Sunday, October 29, 2006

life/death

The time we have on earth is uncertain. No one can calculate the years they will live, so should this change the way we spend our days? I never used to think about this. In fact death used to paralyze me and consume my thoughts in fear. God gradually guided me to feel comfort at the thought of spending eternity with him. The idea that it would come sooner than later never really entered my mind… until last spring.
Believe it or not my movements weren’t always limited. I wasn’t always in a wheelchair. I used to enjoy many of the things you probably enjoy. I enjoyed playing sports very much. I actually coached basketball with Matt last year. Playing basketball is how I discovered my body wasn’t doing what it should have been doing. During Christmas Break last year I was scrimmaging with the team when I noticed that my left hand wouldn’t respond to the ball. Every time I switched the ball to my left hand it would just hit my hand and roll out of bounds. My hand got progressively worse and by mid January I also started walking with a limp on my left leg. By February I went to see my family physician to see what was wrong. After several appointments with a neurologist I was informed on April 5th of ’06 that I had ALS(Lou Gehrig’s Disease).
The movements of the extremities in the human body are controlled by messages from the brain called motor neurons. In ALS patients the neurons die and the ones that are left no longer get to the muscles effectively to evoke motion. Because of this the muscles begin to deteriorate. This causes visible changes in the way people walk, talk, and breathe. This disease also shortens life expectancy as well. However, the progression of ALS varies in each case. Some people live for two years others live for forty or more.
The moments leading up to and immediately following my diagnosis were filled with heavy thoughts. Before I even knew what I had and I was going through tests to see what was causing the problem, I began thinking about how I would react if whatever was wrong was life threatening. How would I handle myself if the worse case scenario became reality? I came to the conclusion that regardless of when my life ended I had to be pleased with the years I lived. Yes, I’m only 24, but should my accomplishment be in the quantity of my life or the quality of my life? I decided that my years lived were not large in terms of quantity, but they were full of great memories, people, discoveries, and accomplishments. At some point everyone has to come to terms with the realization that everyone will die. In my situation, after having deliberated over this idea I concluded I was ready to go.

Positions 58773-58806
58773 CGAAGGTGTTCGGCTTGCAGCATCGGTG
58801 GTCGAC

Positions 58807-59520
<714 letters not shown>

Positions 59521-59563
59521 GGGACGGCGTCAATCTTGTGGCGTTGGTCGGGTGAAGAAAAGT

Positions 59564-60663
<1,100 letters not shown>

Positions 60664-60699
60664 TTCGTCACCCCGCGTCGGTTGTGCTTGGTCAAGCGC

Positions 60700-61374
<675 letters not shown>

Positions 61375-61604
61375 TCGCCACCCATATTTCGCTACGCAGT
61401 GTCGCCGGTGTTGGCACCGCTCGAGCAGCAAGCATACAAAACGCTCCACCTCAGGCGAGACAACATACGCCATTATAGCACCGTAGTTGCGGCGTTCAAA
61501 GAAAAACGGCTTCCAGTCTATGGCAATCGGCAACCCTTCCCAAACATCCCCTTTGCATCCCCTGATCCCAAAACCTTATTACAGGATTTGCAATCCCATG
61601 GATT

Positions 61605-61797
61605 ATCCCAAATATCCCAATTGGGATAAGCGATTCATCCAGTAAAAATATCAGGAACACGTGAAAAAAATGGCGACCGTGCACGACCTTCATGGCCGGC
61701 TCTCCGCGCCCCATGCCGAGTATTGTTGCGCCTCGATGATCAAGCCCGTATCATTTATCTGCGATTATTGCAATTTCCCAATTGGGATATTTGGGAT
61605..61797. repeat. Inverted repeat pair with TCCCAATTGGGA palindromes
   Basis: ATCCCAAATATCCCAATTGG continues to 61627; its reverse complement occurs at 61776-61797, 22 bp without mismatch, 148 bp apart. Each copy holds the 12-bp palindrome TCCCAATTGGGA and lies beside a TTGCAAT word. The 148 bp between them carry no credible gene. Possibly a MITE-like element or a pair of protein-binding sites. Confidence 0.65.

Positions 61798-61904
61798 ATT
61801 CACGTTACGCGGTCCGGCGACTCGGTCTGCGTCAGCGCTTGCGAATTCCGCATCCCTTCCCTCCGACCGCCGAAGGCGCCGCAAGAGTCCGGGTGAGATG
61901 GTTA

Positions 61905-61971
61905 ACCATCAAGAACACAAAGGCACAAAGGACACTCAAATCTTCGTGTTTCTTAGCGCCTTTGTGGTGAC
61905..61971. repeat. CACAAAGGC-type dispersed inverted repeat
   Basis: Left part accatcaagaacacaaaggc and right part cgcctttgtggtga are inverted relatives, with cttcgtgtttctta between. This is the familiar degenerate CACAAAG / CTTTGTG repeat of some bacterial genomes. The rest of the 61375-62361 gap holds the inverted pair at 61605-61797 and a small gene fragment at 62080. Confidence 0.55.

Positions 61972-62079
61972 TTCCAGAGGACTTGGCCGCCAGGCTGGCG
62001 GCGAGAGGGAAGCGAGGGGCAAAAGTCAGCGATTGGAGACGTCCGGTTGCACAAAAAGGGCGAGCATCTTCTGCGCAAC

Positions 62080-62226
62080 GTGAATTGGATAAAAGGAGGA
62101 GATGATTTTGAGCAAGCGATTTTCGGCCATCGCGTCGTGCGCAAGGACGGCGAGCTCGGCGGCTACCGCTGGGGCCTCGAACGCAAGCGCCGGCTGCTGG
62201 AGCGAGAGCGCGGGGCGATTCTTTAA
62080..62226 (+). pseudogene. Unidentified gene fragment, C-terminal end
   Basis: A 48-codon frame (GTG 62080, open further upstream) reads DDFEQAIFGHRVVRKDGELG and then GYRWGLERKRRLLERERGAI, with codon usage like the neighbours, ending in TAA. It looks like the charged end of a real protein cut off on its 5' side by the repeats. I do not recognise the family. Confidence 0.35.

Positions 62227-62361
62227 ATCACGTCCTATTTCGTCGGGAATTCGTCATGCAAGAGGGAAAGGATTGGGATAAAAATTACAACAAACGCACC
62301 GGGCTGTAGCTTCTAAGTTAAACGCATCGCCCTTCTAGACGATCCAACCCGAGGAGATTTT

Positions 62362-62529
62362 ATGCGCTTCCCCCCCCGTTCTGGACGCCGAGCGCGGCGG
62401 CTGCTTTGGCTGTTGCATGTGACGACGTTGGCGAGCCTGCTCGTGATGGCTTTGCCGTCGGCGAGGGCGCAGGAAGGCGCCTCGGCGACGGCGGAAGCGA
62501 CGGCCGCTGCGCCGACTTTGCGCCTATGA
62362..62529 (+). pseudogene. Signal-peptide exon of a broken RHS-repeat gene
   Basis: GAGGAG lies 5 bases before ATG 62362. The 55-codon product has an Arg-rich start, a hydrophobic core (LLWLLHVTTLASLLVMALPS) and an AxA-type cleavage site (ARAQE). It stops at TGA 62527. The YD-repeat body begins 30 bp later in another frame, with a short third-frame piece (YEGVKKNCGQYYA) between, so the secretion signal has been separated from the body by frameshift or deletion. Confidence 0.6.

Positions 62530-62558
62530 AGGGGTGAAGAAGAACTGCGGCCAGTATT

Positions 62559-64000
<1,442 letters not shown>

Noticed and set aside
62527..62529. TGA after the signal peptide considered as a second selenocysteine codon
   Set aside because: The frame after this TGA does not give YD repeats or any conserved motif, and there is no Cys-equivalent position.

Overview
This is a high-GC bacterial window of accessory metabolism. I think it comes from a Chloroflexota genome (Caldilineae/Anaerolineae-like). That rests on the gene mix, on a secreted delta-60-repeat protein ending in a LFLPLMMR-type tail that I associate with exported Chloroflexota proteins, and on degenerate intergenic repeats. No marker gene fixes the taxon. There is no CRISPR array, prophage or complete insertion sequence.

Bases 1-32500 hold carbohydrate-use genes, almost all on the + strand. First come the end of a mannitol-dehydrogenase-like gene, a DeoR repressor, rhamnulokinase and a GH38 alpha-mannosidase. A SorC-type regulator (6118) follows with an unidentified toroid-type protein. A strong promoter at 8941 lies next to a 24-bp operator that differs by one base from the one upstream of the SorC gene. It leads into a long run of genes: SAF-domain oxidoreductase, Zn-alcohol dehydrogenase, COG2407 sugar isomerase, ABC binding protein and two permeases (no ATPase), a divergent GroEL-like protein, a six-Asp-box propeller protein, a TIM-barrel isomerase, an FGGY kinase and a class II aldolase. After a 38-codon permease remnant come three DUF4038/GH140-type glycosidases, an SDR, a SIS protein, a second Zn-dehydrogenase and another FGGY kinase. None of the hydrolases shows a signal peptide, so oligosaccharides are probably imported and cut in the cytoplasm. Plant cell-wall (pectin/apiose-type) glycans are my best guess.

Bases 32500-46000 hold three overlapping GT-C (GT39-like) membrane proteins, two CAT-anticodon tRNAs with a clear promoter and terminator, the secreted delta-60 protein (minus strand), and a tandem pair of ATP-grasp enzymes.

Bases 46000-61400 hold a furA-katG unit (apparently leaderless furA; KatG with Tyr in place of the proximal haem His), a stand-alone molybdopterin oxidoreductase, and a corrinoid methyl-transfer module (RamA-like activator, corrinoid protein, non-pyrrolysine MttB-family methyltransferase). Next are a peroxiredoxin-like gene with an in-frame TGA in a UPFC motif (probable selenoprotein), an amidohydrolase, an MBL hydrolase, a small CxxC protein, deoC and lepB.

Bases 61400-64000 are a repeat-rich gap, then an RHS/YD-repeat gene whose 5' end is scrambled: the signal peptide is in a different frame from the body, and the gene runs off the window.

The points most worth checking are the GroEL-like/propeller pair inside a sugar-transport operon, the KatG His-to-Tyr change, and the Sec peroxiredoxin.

Being prepared does not mean giving up. Even though my life may be shorter and severely different from what it was I still have time left. Even in the midst of this tragedy my prior life has awakened me to the presence of an everlasting creator. Therefore, I have a hope that I cling to and believe.
Romans 8:28
28 And we know that in all things God works for the good of those who love him, who have been called according to his purpose.
Regardless of the situation you are in you are still a part of a kingdom. Just as I believe that God is giving me a purpose within his kingdom, you too have a purpose within his kingdom.
I can honestly say that this has changed the way I spend my time on earth, but don’t wait until tragedy comes and forces you to reevaluate your life. I urge everyone to be mindful of your talents and the opportunities God is presenting you with here and now. I pray that while pursuing these you will find a purpose and a loving God that with every instance of pouring your heart out in his name, is revealing his kingdom to you through the words, actions, and embrace of those around you.

3 Comments:

Anonymous Quinn said...

Well done sir, well done.

3:21 PM

 
Anonymous Zimmy said...

1st: I was so pleasantly shocked to see a post from you again :-)

2nd: I can't tell you enough how thankful I am for your ministry. What you shared at Commonway, the Benefit, and in many other places has been so encouraging/challenging/inspiring.

I talked to a girl in my Comm210 class who heard you speak at her sorority & was blown away by it.

When handing out flyers, a few people said..."I'm not interested, but what is it." Just in telling them a little bit about you, their demeanor completely changed.

Chris, thanks for being Jesus in such an important way. You've always had a great balance of fun & wisdom, and I'm glad to see it still today. (The joke about driving the wheelchair to Commonway was funny to me at both services.)

Take care, man. I'm prayin for ya.

1:47 PM

 
Blogger The Fritsch Family said...

Well said!

6:24 PM

 

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